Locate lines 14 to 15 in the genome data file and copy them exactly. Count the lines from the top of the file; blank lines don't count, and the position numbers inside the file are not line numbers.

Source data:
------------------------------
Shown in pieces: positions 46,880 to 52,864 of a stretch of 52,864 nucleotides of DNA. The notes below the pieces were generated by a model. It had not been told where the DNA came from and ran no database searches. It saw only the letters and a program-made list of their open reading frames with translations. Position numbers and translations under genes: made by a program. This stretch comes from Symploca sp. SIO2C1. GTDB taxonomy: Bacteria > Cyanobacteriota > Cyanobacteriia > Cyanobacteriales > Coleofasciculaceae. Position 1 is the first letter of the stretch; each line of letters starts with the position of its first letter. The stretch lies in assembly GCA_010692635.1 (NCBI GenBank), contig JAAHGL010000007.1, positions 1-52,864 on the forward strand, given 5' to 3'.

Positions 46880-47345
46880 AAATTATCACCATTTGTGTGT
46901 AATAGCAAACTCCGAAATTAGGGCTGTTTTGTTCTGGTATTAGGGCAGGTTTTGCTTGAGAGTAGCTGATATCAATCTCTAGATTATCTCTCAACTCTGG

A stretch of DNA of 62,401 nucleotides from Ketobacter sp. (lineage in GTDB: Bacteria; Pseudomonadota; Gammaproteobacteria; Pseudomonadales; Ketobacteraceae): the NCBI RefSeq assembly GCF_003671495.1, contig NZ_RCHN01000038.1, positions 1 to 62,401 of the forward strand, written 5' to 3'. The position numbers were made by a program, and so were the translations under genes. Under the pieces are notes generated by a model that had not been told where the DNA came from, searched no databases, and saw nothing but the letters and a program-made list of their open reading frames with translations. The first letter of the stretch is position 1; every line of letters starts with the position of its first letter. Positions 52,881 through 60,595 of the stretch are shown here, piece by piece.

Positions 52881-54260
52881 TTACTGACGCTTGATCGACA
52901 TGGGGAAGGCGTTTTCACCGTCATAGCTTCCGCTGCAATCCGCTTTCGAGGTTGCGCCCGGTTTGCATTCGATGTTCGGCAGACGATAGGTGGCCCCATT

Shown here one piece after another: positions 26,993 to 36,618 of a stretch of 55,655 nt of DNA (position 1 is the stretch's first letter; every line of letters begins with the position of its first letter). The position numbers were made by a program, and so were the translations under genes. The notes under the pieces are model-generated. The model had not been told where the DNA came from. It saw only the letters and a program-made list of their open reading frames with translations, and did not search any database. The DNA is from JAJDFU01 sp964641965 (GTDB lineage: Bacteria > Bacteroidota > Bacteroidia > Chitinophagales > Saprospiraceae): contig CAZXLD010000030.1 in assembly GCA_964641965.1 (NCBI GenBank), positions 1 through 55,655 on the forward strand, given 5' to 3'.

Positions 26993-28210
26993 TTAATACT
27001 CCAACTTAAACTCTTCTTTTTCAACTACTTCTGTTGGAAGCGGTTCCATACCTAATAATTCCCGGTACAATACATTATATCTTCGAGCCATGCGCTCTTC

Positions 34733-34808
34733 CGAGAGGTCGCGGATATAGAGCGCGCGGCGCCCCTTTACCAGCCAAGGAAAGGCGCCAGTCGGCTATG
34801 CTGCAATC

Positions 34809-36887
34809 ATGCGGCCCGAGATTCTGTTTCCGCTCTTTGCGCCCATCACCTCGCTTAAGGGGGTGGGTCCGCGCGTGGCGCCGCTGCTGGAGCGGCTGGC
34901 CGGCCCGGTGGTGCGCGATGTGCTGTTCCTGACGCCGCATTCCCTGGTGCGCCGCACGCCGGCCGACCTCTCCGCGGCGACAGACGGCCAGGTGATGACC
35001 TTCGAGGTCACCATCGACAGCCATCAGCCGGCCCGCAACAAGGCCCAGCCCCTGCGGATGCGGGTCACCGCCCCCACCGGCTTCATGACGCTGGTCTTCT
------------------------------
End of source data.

34733 CGAGAGGTCGCGGATATAGAGCGCGCGGCGCCCCTTTACCAGCCAAGGAAAGGCGCCAGTCGGCTATG
34801 CTGCAATC